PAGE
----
Although adopting a pet might be inexpensive (or even free), taking care of a pet definitely isn’t. So you want to make sure that you have finances to float the quality care that your pet deserves. “With people losing jobs and income, pets are also very expensive,” says Dr. Ochoa. “You will have to buy them food, treats, toys, and pay for vet visits, too.” And if your pet gets sick, (and you don’t have pet insurance) that can get pricey pretty fast.

Your Pet Might Not Get The Socialization It Needs

Although being cooped up at home and cuddling with a new puppy sounds like nirvana, it definitely has a drawback. Just like humans, your pets need to be social, too. “It is critical that puppies meet 500 new people, places and things by the time they are 17 weeks,” says Jme Thomas, the Executive Director at the Motley Zoo Animal Rescue. “Dogs just will not be able to reach those milestones with social distancing and people working from home.” So be sure to take your new pet for plenty of walks (and you’ll score some extra exercise!). Just be sure to stay socially distanced from other pet owners, too.

You And Your Pet Could Develop Separation Anxiety

Spending all day every day with your new pet wouldn’t seem like a problem. You’re getting in great bonding, and you’re helping your new pup adjust to the family. But you have to also consider the consequences of too much togetherness—for both of you—once things return to normal. “We are with our pets 24/7 for months during the stay at home orders but then suddenly we have to get back to real life, and leave the house empty,” says Thomas. “Some animals have trouble with this change.” The fix: make sure to give your pet a little space during the day. “Crating can help because they always have their own space and bedroom and sleeping will help them adjust to being alone.”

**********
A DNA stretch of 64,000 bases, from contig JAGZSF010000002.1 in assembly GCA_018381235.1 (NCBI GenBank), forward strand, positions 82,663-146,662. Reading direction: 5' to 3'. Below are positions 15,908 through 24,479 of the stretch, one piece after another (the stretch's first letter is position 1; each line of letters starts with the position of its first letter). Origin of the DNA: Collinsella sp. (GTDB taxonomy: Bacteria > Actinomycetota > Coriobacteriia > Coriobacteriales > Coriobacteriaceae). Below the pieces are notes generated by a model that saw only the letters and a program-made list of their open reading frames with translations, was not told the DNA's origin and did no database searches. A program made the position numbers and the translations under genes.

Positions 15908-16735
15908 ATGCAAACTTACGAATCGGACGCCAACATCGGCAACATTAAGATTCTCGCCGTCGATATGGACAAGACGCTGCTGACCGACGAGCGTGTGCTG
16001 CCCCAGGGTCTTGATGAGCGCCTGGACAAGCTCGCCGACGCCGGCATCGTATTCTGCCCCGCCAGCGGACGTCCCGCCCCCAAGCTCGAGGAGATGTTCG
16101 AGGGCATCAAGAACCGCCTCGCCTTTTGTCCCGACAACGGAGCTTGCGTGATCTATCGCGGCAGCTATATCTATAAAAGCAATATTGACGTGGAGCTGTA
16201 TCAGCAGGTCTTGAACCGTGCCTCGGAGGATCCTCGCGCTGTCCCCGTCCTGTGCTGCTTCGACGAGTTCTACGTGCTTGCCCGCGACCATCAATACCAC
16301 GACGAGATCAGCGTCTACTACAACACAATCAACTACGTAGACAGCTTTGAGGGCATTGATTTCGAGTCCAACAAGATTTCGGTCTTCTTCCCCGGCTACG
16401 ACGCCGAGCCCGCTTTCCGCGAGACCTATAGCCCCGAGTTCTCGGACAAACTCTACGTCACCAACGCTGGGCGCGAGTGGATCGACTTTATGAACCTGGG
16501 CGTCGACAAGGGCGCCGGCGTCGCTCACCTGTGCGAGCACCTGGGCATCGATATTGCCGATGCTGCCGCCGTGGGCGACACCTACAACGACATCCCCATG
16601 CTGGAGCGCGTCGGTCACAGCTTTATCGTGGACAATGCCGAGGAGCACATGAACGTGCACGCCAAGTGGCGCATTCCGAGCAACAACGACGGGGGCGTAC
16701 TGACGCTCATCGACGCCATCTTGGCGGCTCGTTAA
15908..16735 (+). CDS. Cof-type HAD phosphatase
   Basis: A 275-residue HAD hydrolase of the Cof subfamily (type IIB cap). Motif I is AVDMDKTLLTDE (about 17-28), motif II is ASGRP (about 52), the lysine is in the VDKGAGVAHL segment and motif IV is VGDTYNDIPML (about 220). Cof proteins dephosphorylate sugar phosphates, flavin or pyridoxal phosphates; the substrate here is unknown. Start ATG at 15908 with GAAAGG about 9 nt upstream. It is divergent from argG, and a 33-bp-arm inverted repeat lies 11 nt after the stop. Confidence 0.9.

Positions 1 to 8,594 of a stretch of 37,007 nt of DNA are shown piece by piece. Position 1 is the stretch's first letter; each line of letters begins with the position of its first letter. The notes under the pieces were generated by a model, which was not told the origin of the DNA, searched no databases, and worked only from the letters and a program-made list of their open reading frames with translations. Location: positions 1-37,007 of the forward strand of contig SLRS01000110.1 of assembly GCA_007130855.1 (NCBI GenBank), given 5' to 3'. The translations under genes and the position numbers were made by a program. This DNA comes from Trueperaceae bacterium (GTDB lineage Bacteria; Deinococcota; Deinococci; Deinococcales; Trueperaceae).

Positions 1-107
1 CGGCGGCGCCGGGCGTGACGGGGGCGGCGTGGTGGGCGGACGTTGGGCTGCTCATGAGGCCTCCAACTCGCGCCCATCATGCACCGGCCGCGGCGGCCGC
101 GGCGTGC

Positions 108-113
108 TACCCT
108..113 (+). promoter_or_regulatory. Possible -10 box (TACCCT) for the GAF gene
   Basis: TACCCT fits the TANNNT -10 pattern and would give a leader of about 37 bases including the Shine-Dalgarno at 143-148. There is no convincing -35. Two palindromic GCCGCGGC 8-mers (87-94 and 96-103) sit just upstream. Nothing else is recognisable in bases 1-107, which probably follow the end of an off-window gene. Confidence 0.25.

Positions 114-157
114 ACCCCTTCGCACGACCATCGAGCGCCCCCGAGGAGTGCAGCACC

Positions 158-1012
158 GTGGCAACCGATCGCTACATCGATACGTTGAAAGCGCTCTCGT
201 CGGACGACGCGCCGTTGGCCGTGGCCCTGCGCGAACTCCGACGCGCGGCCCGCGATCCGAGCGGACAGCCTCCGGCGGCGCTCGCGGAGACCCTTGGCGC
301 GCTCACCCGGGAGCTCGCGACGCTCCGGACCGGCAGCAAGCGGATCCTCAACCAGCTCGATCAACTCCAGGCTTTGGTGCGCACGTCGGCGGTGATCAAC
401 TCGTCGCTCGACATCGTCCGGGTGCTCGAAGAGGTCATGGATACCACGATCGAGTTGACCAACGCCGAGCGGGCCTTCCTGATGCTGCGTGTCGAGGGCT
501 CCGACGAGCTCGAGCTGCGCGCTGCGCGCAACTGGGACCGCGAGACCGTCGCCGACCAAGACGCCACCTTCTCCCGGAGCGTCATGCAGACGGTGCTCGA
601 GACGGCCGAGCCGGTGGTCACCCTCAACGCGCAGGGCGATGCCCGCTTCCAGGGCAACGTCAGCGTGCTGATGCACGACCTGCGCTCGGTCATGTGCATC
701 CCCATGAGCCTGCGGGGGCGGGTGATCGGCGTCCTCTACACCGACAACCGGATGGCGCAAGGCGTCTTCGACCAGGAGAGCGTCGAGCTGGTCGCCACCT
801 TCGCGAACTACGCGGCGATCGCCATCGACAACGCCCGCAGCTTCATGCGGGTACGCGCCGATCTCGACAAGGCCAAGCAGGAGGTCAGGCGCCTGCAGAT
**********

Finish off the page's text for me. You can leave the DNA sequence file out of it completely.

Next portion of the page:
You’ll Need To Plan For Life Post-Pandemic

Sure, it’s easy to love spending long days with your new furry love. But you have to think about how you’ll take care of your pet post-pandemic. “Once this is over, you still will need to take care of your new pet. They will still need to go out for long walks and need just as much attention as they are getting now,” says Dr. Ochoa. “They will need to be let outside to potty, and training and discipline will need to continue.” So start making a plan for how you’ll handle these new challenges once life returns (somewhat) to normal. You might need to hire a dog walker, or have someone pitch in to help with your pet during the transition.

Adopting a pet during the pandemic can be wonderful for your family. Not only will you be giving a dog or cat a forever home, but the joy that a pet brings into your lives simply can’t be overstated. That said, there are still some challenges that come with adopting any animal. But if you’re aware of them and plan ahead, you’ll probably find that adopting an animal could be one of the best things to come out of this pandemic.